Elder Law Estate Planning Legal Topics

10 Steps for Developing and Implementing an Estate Plan, Part II

There is no ideal way to handle new estate planning engagements, and it’s important for an attorney to develop his or her own procedure. But there are common procedures taken by many experienced attorneys from which to learn. The first 5 steps in 10 Steps for Developing and Implementing an Estate Plan, Part I set the stage for an estate plan; these final steps take you through the process of putting the plan into place. 

Step 6: Typical Documents. Once you have enough information and have formulated the estate plan, you’re ready to prepare the plan documents. The typical estate plan centers on a will or a revocable trust instrument that contains the basic dispositive provisions of the client’s estate plan. The instrument should name the client’s desired fiduciaries and may set out investment directives, make outright bequests, exercise powers of appointment, and establish ongoing trusts that may continue after the client’s death. If a goal of the plan is to minimize transfer taxes, the will or trust instrument also should contain certain tax-saving or tax-deferral provisions. In addition, your client may be well served by an advance health care directive and power of attorney for financial management and personal care decisions. Make sure to review with the client all beneficiary designations for retirement plans, life insurance, and pay-on-death accounts.

Step 7: Producing and Transmitting Documents. Ensure that you have created consistent policies and procedures in your office with respect to the production and transmission of documents. Covered issues should include

  • drafting, i.e., creating documents that are a clear expression of the client’s objectives and intent;
  • production, i.e., making sure that forms used are current and the resulting documents are analyzed and reviewed before being sent to the client, and
  • delay, i.e., making sure that information is current if there has been a delay in preparing the documents.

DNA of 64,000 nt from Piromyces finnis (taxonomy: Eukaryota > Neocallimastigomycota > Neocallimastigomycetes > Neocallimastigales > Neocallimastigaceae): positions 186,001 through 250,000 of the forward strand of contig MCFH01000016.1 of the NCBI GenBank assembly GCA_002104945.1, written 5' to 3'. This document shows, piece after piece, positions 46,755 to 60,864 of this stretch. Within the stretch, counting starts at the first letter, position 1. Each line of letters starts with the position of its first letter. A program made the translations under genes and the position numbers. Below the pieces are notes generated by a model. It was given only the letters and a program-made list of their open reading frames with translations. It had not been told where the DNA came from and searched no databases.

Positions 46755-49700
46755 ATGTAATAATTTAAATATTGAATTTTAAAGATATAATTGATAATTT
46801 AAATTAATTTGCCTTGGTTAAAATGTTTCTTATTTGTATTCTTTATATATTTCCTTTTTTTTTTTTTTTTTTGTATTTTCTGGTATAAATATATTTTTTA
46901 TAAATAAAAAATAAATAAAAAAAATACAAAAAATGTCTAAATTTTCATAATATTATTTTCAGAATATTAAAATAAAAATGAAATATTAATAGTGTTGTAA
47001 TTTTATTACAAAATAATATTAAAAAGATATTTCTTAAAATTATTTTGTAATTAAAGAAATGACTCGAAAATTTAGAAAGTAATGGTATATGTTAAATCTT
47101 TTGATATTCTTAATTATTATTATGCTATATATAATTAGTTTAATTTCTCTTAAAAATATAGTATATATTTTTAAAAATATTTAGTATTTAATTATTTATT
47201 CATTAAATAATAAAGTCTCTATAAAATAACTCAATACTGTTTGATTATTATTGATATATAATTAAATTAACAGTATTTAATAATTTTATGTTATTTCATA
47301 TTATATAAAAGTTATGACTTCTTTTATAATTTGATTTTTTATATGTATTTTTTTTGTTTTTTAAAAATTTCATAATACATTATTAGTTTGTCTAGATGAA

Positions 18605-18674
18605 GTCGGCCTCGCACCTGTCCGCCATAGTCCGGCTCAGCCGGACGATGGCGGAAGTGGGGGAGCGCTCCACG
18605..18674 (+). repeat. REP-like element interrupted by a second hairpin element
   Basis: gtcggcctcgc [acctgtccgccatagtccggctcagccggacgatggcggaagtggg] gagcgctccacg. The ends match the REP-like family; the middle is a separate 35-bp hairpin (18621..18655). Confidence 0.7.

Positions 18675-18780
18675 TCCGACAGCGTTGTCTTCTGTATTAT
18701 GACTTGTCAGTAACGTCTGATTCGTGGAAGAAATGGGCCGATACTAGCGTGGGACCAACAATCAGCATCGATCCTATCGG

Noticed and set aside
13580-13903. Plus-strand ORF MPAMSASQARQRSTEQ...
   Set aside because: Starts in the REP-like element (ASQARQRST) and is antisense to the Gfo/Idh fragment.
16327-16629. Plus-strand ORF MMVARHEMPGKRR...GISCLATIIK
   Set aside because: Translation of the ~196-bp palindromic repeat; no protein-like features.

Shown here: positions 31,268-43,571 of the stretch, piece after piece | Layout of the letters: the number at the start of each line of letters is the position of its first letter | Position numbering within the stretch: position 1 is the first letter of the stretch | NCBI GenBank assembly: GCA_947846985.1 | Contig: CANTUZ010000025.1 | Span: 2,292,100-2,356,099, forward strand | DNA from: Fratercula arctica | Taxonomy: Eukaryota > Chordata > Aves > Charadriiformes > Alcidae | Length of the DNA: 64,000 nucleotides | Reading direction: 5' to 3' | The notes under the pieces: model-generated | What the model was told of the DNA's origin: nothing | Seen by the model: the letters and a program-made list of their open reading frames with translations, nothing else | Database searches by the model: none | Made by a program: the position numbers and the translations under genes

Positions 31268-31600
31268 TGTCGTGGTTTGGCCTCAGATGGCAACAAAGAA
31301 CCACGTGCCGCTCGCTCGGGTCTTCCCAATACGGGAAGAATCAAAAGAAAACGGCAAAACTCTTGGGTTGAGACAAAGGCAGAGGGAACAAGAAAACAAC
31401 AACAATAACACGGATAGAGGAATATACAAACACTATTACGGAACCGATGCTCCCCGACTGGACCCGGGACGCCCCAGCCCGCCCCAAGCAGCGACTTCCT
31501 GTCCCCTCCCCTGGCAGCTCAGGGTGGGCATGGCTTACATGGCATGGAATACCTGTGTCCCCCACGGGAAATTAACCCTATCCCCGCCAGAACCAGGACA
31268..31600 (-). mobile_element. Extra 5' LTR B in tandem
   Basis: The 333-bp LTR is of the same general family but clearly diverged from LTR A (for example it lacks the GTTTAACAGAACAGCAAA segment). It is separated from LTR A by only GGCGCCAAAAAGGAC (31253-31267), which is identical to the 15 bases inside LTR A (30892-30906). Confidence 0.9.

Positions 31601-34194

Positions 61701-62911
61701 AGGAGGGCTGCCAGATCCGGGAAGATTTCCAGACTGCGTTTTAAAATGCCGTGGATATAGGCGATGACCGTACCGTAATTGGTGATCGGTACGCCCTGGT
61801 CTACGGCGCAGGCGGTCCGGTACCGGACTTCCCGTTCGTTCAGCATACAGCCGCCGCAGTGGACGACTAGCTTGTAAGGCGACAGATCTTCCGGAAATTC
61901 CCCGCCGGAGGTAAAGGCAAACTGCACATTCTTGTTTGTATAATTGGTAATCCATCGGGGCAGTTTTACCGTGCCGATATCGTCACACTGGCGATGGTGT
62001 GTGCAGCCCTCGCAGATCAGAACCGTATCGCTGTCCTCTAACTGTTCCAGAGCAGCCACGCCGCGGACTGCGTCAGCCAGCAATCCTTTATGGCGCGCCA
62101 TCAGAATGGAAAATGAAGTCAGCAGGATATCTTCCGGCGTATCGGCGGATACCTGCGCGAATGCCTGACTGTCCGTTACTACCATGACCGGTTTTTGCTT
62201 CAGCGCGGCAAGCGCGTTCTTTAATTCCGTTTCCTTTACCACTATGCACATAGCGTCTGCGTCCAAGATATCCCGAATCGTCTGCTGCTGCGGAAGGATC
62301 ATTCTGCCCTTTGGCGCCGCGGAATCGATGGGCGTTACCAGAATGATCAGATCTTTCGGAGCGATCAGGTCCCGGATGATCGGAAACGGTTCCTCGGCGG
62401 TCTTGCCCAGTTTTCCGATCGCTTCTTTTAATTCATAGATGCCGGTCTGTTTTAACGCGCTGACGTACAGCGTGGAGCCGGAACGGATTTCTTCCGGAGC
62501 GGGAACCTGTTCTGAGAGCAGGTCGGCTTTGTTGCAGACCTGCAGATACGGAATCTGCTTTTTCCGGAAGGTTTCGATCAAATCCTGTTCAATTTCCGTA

Step 8: Executing Documents. Make sure to have an established office procedure for executing documents. You may require that documents be signed in your office, so you can more easily make any last-minute changes and supervise the necessary testamentary formalities, particularly with respect to the client’s will. If documents are sent to the client to be signed, include written instructions on how they should be executed.

Step 9: Processing Documents, Transferring Title to Assets, and Other Implementation Tasks. Once the will and other instruments have been executed, it’s common to feel that the engagement is completed. This usually is not true, however. The following tasks must still be accomplished:

  • The original, executed instruments should be copied, bound (if desired), and put into a safe storage facility.
  • Title to assets and beneficiary designations for life insurance policies, retirement plan benefits, and pay-on-death accounts should be changed, if necessary.
  • If a revocable trust has been created, title to all of the appropriate assets should be transferred to the trust; if done by the client, provide adequate instructions.
  • If an irrevocable trust has been created, it may be necessary to obtain a taxpayer identification number for the trust and make sure that any necessary appraisals of transferred property values are obtained and fiduciary income and gift tax returns are properly filed.
  • If any business entities have been created, or interests in them transferred, the entity’s governing documents and share register should be drafted or amended to reflect the transactions and appropriate documents should be filed with government agencies.
  • If California real property is transferred or title is changed for any reason, deeds must be recorded and real property preliminary change-in-ownership reports and parent/child property tax exemption forms (if applicable) must be filed with the county recorder or assessor.
  • If Crummey trusts are created, power-of-withdrawal letters should be sent to trust beneficiaries and acknowledged by them or their representatives.

Step 10: Final Communication to Client. Communicate with the client once more in writing after you’ve completed implementation of the plan. This final communication should include directions about safekeeping of the original documents, instructions on title transfers, recommendations for future review, and documentation of disengagement.

Each of these steps is explained in detail, along with handy sample documents, in CEB’s California Estate Planning, chap 1. CEB also has many CLE programs on estate planning designed to help in various aspects of development and implementing an estate plan.

© The Regents of the University of California, 2012. Unauthorized use and/or duplication of this material without express and written permission from this blog’s author and/or owner is strictly prohibited.

4 replies on “10 Steps for Developing and Implementing an Estate Plan, Part II”

[…] Every attorney has his or her own style and system for developing and implementing an estate plan, but that doesn’t mean there are no commonalities. In fact, there are certain considerations and practices that are common to the estate planning process for most attorneys. For those of you new to estate planning practice—and those who want to confirm they aren’t missing anything—here are the first five of the 10 steps of this common procedure for developing an estate plan and putting it into place (stay tuned next week for the next 5 steps!). […]

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